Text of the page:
This analysis shows that neither the X-ray crystal structures nor the MD trajectories of HEWL in aqueous solution are wholly compatible with the 117 backbone 3JHNHα-coupling values and the 96 side-chain 3JHαHβ-coupling values as obtained from NMR experiments of this protein in aqueous solution. Application of biquadratic time-averaging local-elevation (BQ-TA-LER) 3J-coupling restraining in MD simulation should be able to produce atomic trajectories compatible with the experimental 3J-coupling values.

Comparison of 3 J-coupling values calculated from 3 J-coupling time-averaging local-elevation restraining MD trajectories with NMR measured values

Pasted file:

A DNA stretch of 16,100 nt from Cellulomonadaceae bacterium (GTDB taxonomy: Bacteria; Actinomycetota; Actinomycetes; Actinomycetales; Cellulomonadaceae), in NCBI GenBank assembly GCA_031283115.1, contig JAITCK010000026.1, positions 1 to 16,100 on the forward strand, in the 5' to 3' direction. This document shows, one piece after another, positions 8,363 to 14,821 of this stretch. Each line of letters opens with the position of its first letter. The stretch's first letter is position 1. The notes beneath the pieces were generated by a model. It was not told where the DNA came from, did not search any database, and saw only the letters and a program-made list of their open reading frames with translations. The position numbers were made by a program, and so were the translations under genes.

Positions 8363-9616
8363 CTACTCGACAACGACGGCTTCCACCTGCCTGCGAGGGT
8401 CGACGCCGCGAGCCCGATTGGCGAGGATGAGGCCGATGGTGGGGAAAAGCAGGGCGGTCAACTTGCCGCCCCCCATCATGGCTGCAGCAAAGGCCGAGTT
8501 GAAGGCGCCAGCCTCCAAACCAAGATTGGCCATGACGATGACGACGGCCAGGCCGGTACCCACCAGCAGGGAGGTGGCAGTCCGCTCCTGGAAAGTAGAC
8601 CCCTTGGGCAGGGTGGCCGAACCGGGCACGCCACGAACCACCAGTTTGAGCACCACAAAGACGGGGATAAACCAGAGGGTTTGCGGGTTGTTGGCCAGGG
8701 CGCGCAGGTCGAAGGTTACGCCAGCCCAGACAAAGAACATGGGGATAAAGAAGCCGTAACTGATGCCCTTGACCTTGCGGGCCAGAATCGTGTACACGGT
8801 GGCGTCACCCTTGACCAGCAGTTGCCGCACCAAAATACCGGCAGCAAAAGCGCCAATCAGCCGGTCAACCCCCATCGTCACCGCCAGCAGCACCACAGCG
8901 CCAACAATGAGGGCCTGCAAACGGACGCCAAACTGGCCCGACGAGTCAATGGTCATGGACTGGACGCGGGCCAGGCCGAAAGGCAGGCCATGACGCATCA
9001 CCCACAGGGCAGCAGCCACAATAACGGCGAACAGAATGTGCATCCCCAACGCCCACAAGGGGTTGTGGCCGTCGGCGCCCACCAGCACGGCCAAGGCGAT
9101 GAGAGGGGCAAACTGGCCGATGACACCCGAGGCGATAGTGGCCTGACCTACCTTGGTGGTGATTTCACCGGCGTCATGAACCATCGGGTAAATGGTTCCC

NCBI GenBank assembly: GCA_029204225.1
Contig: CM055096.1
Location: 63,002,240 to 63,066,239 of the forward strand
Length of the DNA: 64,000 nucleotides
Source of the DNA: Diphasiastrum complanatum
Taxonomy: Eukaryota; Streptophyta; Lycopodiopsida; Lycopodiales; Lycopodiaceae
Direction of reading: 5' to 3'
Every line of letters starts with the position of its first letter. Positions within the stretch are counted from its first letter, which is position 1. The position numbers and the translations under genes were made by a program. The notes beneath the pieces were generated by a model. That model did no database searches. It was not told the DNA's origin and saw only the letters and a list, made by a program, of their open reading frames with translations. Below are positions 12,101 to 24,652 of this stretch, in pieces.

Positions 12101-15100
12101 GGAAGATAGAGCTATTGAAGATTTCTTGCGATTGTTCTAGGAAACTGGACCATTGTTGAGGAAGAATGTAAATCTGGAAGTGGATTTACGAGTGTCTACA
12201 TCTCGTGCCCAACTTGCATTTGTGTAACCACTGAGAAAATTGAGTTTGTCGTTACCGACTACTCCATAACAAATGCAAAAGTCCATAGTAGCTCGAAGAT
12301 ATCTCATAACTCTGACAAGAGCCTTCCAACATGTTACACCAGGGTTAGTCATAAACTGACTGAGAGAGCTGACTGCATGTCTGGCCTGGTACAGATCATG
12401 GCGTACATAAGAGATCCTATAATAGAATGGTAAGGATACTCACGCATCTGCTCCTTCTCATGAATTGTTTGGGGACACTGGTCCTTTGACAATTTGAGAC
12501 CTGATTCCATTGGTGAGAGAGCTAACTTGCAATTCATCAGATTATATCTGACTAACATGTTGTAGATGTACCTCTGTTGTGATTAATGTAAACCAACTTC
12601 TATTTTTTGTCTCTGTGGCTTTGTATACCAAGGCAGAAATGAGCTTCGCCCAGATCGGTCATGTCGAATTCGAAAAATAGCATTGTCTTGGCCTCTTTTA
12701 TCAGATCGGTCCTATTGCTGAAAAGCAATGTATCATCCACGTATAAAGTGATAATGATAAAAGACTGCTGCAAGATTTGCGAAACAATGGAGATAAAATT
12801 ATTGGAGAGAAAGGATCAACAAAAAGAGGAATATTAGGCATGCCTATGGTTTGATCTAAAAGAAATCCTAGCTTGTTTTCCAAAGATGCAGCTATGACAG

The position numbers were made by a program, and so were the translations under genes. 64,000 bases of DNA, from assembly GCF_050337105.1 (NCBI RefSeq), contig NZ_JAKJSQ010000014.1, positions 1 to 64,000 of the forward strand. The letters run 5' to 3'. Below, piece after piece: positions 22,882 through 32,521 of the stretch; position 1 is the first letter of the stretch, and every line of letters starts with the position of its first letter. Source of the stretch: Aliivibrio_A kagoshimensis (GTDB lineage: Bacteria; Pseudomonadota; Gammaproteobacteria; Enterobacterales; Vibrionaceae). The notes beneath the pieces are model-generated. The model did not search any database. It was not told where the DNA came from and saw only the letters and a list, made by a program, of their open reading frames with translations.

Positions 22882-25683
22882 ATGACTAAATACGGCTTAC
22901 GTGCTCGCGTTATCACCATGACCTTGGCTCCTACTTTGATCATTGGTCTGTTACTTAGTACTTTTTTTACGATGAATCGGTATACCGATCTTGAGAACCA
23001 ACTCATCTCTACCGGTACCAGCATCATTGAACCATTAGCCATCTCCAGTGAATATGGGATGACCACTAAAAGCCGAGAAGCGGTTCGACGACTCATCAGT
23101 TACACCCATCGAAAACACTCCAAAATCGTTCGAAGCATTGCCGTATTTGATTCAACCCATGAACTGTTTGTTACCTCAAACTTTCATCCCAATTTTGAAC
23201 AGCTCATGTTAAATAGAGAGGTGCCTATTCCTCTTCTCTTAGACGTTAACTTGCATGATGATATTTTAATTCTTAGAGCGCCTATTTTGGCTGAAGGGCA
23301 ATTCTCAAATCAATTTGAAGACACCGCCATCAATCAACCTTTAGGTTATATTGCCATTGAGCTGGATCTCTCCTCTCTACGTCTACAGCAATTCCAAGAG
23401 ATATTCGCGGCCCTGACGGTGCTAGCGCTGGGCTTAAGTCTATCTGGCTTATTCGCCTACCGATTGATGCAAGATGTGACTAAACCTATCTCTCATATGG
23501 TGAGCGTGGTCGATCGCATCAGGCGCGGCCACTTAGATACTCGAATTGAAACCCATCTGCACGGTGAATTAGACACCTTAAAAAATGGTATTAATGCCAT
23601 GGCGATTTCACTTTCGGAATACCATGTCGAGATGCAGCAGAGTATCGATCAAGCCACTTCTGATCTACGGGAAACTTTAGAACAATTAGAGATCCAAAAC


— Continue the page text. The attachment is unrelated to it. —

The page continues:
Table 5 lists 95 backbone 3JHNHα-coupling values derived and stereo-specifically assigned based on NMR measurements (set bb1) and calculated from the unrestrained and 3J-coupling time-averaging local-elevation restrained MD simulations starting from the 2VB1 X-ray crystal structure using different sets of backbone and side-chain restraints. The unrestrained MD simulation shows 17 3JHNHα-coupling values (in italics) that deviate more than 2 Hz from the experimental values (residues 41, 46, 50, 56, 65, 68, 69, 78, 84, 87, 103, 108, 114, 115, 118, 124, 127). 3JHNHα-coupling time-averaging local-elevation restraining towards the sets bb1 and bb2 of 95 and 22 target backbone 3JHNHα-coupling values leads, as expected, to good agreement between simulation and experiment for the 95 backbone 3JHNHα-couplings. No deviations larger than 2 Hz are observed. Restraining towards the sets sc1 or sc1 and sc2 of 58 and 38 side-chain 3JHαHβ-coupling values yields 18 or 20 deviations larger than 2 Hz, respectively. Side-chain 3JHαHβ-coupling restraining does not improve the agreement between simulation and experiment for the backbone 3JHNHα-couplings.